Teachers of schools are frequently as much involved in the guilt of lying as parents. "How many a time, have we seen them express the highest satisfaction at the call of a visiter ; urge him to remain ; and then request him to call again; when almost every pupil of the school knew that his pretensions were ali hollow; and that he was not only sorry at heart to receive visiters at his school-room, but most profoundly glad when they were gone?
How, many a time, moreover, have we seen a reading lesson introduced as a fair specimen of the pupils' progress, which had been read over and over till it was at the tongue's end of every pupil! We have not only seen this done, without any remarks on the part of the teacher, in which case it was a lie, even ; but we have also heard teachers state, again and again, before selecting the lesson, that they had no choice in regard to place; that the class would read, for aught they knew, about as well in one place as another!
But it is not in regard to the reading lesson alone, that we have witnessed these falsehoods. The whole business of exhibiting' in schools, so far as more than thirty years of observation and experience warrant us in expressing an opinion, is but a tissue of deception and falsehood; and when we reflect on the combined influence of family and school to teach this form of depravity, we marvel not that there is so little truth remaining among us, but rather that there is any at all. We wonder not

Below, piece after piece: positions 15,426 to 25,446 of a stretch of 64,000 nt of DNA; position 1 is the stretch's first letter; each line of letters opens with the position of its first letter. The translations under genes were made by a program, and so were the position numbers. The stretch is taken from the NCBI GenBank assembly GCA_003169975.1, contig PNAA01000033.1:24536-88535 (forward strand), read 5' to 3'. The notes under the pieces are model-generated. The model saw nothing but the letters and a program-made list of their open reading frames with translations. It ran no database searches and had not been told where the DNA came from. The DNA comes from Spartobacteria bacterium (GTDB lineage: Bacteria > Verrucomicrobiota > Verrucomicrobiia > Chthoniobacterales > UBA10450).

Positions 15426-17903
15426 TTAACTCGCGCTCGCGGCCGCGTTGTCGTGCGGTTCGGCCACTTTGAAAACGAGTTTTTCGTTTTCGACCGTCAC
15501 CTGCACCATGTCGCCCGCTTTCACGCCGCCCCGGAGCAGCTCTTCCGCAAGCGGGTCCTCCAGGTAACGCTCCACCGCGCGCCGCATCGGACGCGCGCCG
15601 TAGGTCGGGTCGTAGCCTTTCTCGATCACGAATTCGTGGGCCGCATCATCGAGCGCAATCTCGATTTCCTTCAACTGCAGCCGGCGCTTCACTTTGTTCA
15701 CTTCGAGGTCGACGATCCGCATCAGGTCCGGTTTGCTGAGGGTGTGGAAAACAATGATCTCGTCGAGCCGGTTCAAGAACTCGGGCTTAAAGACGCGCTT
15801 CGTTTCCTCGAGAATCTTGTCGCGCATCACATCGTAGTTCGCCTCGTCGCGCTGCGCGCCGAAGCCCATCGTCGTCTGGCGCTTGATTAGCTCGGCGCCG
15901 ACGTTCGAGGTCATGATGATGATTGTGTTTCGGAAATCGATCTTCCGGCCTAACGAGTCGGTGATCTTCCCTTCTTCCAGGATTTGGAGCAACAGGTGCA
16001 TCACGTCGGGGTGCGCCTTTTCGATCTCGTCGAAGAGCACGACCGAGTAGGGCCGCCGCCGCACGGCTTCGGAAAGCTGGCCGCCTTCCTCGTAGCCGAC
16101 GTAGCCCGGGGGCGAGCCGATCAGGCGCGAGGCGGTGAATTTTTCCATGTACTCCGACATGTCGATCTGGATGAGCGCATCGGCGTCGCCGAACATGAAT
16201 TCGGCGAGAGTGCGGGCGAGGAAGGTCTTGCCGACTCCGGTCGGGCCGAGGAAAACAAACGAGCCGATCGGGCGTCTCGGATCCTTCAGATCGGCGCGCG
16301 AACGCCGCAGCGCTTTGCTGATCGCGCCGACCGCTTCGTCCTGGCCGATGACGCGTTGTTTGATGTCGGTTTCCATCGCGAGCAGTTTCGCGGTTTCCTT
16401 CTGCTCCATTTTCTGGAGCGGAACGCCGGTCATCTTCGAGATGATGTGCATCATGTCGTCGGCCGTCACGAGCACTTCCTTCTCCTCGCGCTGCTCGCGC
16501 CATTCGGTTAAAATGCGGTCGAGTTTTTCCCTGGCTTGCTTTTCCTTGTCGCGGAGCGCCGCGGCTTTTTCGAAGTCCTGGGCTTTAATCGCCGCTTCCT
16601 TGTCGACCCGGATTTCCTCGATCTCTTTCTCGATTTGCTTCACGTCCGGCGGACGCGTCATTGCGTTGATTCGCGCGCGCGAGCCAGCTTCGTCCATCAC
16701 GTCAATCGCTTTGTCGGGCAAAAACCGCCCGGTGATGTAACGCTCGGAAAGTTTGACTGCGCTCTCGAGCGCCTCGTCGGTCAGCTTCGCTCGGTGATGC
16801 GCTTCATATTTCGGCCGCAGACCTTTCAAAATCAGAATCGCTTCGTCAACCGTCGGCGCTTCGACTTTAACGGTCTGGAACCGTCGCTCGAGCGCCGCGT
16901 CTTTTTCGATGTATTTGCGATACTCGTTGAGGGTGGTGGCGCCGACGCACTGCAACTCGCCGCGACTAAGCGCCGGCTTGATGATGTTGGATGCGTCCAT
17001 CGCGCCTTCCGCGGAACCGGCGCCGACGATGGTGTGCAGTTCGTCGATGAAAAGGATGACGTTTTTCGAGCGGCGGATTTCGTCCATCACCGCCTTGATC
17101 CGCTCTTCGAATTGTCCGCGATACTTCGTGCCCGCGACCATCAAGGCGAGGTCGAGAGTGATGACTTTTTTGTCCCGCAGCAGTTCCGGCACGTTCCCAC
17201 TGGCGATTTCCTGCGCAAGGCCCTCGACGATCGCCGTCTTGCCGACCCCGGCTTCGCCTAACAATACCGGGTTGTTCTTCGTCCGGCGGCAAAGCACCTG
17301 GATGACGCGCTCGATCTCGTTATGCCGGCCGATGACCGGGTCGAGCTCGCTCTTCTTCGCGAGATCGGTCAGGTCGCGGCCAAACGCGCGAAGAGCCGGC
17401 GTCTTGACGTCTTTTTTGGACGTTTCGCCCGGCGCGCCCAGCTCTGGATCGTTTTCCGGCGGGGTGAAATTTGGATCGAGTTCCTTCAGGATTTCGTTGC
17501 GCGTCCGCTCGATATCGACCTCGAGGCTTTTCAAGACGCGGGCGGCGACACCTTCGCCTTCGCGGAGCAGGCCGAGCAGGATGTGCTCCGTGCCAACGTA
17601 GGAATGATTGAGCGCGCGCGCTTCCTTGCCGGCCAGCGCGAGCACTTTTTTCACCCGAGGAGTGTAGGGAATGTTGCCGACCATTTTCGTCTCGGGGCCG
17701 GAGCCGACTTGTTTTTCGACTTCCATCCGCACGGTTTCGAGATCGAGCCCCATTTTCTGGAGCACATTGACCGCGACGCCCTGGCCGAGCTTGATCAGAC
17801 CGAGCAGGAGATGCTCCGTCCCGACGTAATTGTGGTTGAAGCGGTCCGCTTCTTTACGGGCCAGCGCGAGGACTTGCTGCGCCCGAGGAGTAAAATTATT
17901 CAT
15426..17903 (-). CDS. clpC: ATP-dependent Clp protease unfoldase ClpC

“ Lying to Cure Lying."
that the whole head of the community is sick, and the whole heart faint ;' but that there is any moral soundness of body, head or limb among us.
We are driven, on every hand, to similar conclusions; 1. that there is little, if any, conscientiousness among us; and 2. that there is an universal neglect of the command, Train up a child in the way he should go.'
he should go. The love of gain is the predominating passion. Mammon reigns supreme, we had almost said
sole monarch. The tongue is educated, but it is to falsehood, in one form or another.
Children are not only trained to lying, almost as soon as they are born; but to expect those around them to lie. We know of individuals who expect nothing from those around them in the state of simple truth; and who no more think of hearing a statement without finding it necessary to interpret it, than they expect to witness a miracle. Every where they expect to find insincerity, duplicity, falsehood, and hypocrisy. No person means, they suppose, what the plain language he uses would seem to mean, uninterpreted ; no person, they believe, is what he appears to be. This is a sad condition ; but it is that of many an individual among us; and every successive generation, increases the number of such persons. Where is this state of things to end ?